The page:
Trump took full credit for the plant in his speech, even though it was initially approved in June 2016, during the Obama administration, CNN reported.

“It was the Trump administration that made it possible,“ Trump told workers. “No one else. Without us, you would never have been able to do this.”

He also told workers: “I’m going to speak to some of your union leaders to say, ’I hope you’re going to support Trump. If they don’t, vote them the hell out of office because they’re not doing their job.”

Trump was supposed to stick to addressing energy in his speech, but it morphed into a full-blown, free-range campaign speech.

As Kevin Drum wisely observes:
Donald Trump may have the knack of talking to blue-collar workers, and I suppose union leaders need to do their best to work with whoever’s in the White House. But as Trump said to them about unions, “they cost me a lot of money.” That part was real. The little laugh that followed wasn’t. Unions cost Trump and the rest of the business class a lot of money, and they’ve spent the last 50 years conducting a scorched-earth campaign to destroy them. So when, one way or another, it turned out there was no Trump infrastructure bill and never would be; and Trump started whittling away at public sector union rights; and Trump repealed the “overtime” rule put in place by President Obama; and Trump’s NLRB overturned a couple of key labor rules; and Trump appointed Eugene Scalia to be the next Labor Secretary; and Trump said not a peep when Boeing workers tried to organize in South Carolina; and Trump’s trade war started hurting union jobs—well, you’d be foolish to wonder why he did all that. The answer is simple. He’s a Republican. It’s what he does.

Any union that supports Trump’s White House and Mitch McConnell’s Senate deserves whatever they get. Any union that backs a Trump initiative that screws other unions as long as they themselves are exempted should hardly be surprised when that exemption is suddenly in danger.

Sadly, it's the workers who will suffer. But quite a few of them voted for Trump too so ...

Deep State just in case

by digby

And here I thought the Trumpies were our new champions of civil liberties:

The Trump administration has broken its long silence on a high-profile National Security Agency programme that sifts records of Americans’ telephone calls and text messages in search of terrorists on Thursday.

They acknowledged for the first time that the system has been indefinitely shut down — but asked congress to extend its legal basis anyway.

In a letter to congress delivered on Thursday and obtained by The New York Times, the administration urged lawmakers to make the USA Freedom Act permanent, being the legal authority for the National Security Agency to gain access to logs of Americans’ domestic communications.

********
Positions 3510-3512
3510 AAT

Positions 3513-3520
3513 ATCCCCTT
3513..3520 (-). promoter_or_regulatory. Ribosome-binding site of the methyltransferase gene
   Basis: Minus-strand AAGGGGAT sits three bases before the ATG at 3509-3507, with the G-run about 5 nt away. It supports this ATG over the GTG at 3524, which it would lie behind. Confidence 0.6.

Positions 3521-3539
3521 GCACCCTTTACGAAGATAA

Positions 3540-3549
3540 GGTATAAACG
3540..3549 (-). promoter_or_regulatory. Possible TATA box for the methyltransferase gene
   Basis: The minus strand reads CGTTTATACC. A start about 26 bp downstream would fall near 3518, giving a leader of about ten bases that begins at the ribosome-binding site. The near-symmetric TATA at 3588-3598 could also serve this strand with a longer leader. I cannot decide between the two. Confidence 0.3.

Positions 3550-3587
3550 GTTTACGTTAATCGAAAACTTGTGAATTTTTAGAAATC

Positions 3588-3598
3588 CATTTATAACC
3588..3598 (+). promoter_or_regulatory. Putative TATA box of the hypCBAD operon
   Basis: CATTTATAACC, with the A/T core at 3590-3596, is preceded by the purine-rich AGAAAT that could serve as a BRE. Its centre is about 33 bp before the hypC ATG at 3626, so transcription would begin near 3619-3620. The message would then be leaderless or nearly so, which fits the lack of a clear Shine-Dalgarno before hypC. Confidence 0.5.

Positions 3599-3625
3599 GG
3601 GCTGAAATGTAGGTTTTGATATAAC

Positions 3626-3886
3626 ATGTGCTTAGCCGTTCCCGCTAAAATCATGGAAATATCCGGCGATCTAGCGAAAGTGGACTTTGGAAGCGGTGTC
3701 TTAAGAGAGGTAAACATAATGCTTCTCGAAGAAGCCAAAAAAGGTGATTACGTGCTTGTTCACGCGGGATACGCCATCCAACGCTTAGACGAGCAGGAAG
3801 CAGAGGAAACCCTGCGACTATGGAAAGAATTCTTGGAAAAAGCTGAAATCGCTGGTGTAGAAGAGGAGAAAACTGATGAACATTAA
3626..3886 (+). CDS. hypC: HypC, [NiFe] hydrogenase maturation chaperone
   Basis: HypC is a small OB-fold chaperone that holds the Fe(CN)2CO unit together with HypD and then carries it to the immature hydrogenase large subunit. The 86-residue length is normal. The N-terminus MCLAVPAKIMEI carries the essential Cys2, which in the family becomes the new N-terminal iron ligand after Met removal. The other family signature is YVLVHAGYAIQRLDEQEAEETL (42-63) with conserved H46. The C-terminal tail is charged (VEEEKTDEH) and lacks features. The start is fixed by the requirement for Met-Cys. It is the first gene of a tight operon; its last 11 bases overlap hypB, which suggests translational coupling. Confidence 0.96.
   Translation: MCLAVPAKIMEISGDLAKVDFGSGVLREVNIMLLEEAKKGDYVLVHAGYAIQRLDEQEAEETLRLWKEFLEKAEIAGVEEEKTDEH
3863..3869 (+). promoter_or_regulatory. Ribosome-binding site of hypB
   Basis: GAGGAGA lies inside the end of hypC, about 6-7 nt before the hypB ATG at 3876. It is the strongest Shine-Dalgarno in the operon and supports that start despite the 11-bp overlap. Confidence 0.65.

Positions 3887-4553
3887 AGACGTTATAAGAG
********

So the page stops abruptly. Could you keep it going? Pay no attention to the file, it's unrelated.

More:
The law, enacted after the intelligence contractor Edward Snowdenrevealed the existence of the programme in 2013, is set to expire in December, but the Trump administration wants it made lasting.

The unclassified letter, signed by Dan Coats on Wednesday in one of his last acts as the director of National Intelligence, also conceded that the NSA has indefinitely shut down that programme after recurring technical difficulties repeatedly caused it to collect more records than it had legal authority to gather.

Well ok then.



'B' for effort

by Tom Sullivan

Stacey Abrams has launched an effort to safeguard voting rights in 2020 and beyond. Abrams this week launched Fair Fight 2020 "to staff, fund, and train Democratic voter protection teams" in battleground states across the country. Abrams is considered a potential vice presidential pick. She told the New York Times on Wednesday she would be "honored to be considered by any nominee." “No matter which ones of our nominees win, if we haven’t fought this scourge,” Abrams told the Times, “if we haven’t pushed back against Moscow Mitch and his determination to block any legislation that would cure our voting machines, then we are all in a world of trouble.”

“We’re going to have a fair fight in 2020 because my mission is to make certain that no one has to go through in 2020 what we went through in 2018,” Abrams told the International Union of Painters and Allied Trades in Las Vegas. Abrams hopes to use the primary season to build a 20-state countermeasure to voter suppression.

Voter suppression efforts in Georgia in 2018 may have cost Abrams her the chance to become the country's first black female governor. The man who led those efforts now sits in the governor's mansion. The Washington Post reports the effort could cost as much as $5 million and plans to target states "in the Midwest and Southeast, and three states with gubernatorial elections this year: Kentucky, Louisiana and Mississippi."